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Computational Analysis of Beta-Lactam Stabilization in the N-Terminal Domain of Silk Fibroin

Booth Id:



Finalist Names:
Fialkowski, Kevin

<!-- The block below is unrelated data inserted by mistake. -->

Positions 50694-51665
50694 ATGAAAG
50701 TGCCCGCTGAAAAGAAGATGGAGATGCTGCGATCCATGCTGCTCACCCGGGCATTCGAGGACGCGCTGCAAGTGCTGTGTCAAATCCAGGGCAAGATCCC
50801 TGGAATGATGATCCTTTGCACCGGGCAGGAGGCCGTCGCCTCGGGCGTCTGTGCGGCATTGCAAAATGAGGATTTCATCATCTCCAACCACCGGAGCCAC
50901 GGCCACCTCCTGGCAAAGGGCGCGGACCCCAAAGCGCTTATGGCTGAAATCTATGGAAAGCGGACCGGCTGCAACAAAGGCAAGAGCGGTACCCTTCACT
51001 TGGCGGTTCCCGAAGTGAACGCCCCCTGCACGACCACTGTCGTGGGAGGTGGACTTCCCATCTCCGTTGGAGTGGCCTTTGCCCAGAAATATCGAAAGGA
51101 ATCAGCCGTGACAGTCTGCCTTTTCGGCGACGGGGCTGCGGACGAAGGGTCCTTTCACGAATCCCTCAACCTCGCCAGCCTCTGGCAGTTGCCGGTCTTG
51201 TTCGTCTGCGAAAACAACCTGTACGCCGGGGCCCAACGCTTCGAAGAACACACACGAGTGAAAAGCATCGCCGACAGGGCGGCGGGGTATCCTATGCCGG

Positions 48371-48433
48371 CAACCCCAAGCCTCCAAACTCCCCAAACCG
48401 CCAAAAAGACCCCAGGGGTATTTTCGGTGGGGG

An important area of pharmaceutical research is the formulation of a stabilized antibiotic that does not require cold storage, which holds promise of reducing costs and providing much needed relief to poverty and disease stricken areas of the world. Recently, researchers have concluded that a silk protein biomaterial is capable of stabilizing antibiotics within silk fibroin’s β-sheet structure. Characterizing the interactions between antibiotics and fibroin could shed light upon compound binding interactions to fibroin. It was proposed that there would exist a correlation between the molecular weight of a beta-lactam antibiotic and the docking energy (∆G) of its interaction with silk fibroin. In addition, other parameters studied included compound volume, surface area, hydrogen bonding to fibroin, partition coefficient, and apolar and polar desolvation energies. Through the use of a computational chemistry analysis and simulation to characterize the binding sites, molecular interactions between the silk protein and antibiotic were quantified and visualized using SwissDock, ZINC, and Chimera software. Seventy-five different antibiotics were grouped together based upon specific fibroin residues that were shared through hydrogen bonding. Three distinct binding sites were discovered that had in common the ARG66, LYS79, or ILE73 residues respectively. Moreover, out of the parameters studied, specific trends supporting correlation were found between both molecular weight and ∆G and between polar desolvation energy and ∆G, with up to 50% of the variation in ∆G being statistically attributable to antibiotic molecular weight and up to 56% of the variation in ∆G being statistically attributable to polar desolvation energy.